Labour is promising to claw back hundreds of millions of dollars a year from multinationals such as Apple, Facebook and Google if they don't pay their fair share of tax.
Watch Guyon Espiner's interview with Labour leader Andrew Little on Morning Report:
If elected, the party would impose a diverted profits tax (DPT) on multinational firms that sent profits offshore to minimise their tax bill.
Leader Andrew Little has written to 50 multinationals setting out the pledge.
He told Morning Report an extra $200 million a year could be collected, which would make a "huge difference" and represented "a heap of teachers, a heap of nurses and doctors".
"It more than pays for the extra police that would go into the police force to get assaults and robberies and burglaries down."
Under a diverted profit tax, Inland Revenue would nominate the rate a company should pay, he said.
"The experience in the United Kingdom has been positive, as companies such as Amazon are now booking their profits in the UK rather than in the tax haven Luxembourg."
He doubted firms would pull out of New Zealand in response; it hadn't happened in Britain when it implemented the DPT law.
Mr Little said the companies generated revenue from New Zealand and benefited from the country's infrastructure.
If Labour formed the next government, he said, he would hold a roundtable meeting with leaders from large foreign corporates about "rising discontent" among New Zealanders on the issue.
"At a time when we need to urgently invest in hospitals, schools and housing, we need multinationals to make their fair contribution too," Mr Little said.
Mr Little also promised to give Inland Revenue an additional $30m to beef up its investigations unit.
"The government's performance on multinational tax is pathetic. It's time for a fresh approach," Mr Little said.
DPT would risk repercussions for NZ companies - Collins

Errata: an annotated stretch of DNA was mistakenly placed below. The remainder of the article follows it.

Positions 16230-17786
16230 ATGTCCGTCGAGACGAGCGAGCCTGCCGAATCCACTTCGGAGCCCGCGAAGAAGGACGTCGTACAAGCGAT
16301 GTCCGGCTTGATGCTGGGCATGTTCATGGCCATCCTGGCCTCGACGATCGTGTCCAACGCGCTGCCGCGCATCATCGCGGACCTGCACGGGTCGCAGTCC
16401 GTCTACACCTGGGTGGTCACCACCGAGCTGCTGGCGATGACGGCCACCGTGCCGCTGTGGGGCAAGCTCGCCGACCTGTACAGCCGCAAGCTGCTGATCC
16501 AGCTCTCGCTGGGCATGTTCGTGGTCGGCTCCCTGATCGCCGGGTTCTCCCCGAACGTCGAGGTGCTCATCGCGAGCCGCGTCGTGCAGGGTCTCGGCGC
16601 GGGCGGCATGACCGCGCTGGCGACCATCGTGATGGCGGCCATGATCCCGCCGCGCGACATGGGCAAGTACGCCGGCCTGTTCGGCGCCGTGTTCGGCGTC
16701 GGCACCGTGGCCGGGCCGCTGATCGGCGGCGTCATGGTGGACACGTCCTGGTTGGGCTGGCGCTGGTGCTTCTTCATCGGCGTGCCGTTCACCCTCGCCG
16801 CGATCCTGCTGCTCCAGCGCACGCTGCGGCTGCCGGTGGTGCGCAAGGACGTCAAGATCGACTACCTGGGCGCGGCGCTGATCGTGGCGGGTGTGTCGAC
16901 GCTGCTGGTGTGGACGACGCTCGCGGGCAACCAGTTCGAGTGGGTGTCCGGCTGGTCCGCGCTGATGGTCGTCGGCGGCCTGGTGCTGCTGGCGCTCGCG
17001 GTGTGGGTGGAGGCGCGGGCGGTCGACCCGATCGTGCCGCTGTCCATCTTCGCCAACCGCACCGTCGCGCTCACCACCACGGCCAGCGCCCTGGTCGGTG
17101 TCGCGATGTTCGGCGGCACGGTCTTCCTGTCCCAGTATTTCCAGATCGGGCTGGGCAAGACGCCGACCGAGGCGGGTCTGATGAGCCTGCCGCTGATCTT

New Zealand is already implementing recommendations from the OECD to clamp down on tax avoidance by global corporates.
Revenue Minister Judith Collins told Morning Report the measures, signed a few weeks ago in Paris, focused on companies that avoided having a permanent establishment in New Zealand and charged their New Zealand entities inflated royalties.
Complying with the OECD recommendations would get the same result as a diverted profit tax, which the government hadn't ruled out entirely, but believed was heavy-handed.
"It's another tax on top of everything else, where [Inland] Revenue would guesstimate what someone's tax might be, then add this on. Generally it's talked about as a 40 percent tax."
There was a risk New Zealand companies might be subject to similar actions in other countries, she said.
"We have big New Zealand companies that export a lot overseas so you really wouldn't want to get that sort of thing wrong."
Ms Collins said the government had estimated in this year's budget that it would get $100m in extra tax from its new proposals, but believed that was just "the start of it" and it would eventually get the full $300m estimated by Treasury and Inland Revenue.
Tax expert Michael Littlewood said there was no prospect large international firms would withdraw from New Zealand if it introduced a diverted profit tax as Australia and the UK had.
He said the OECD was making fairly good progress on taxation, but the Australian and British measures had gone further.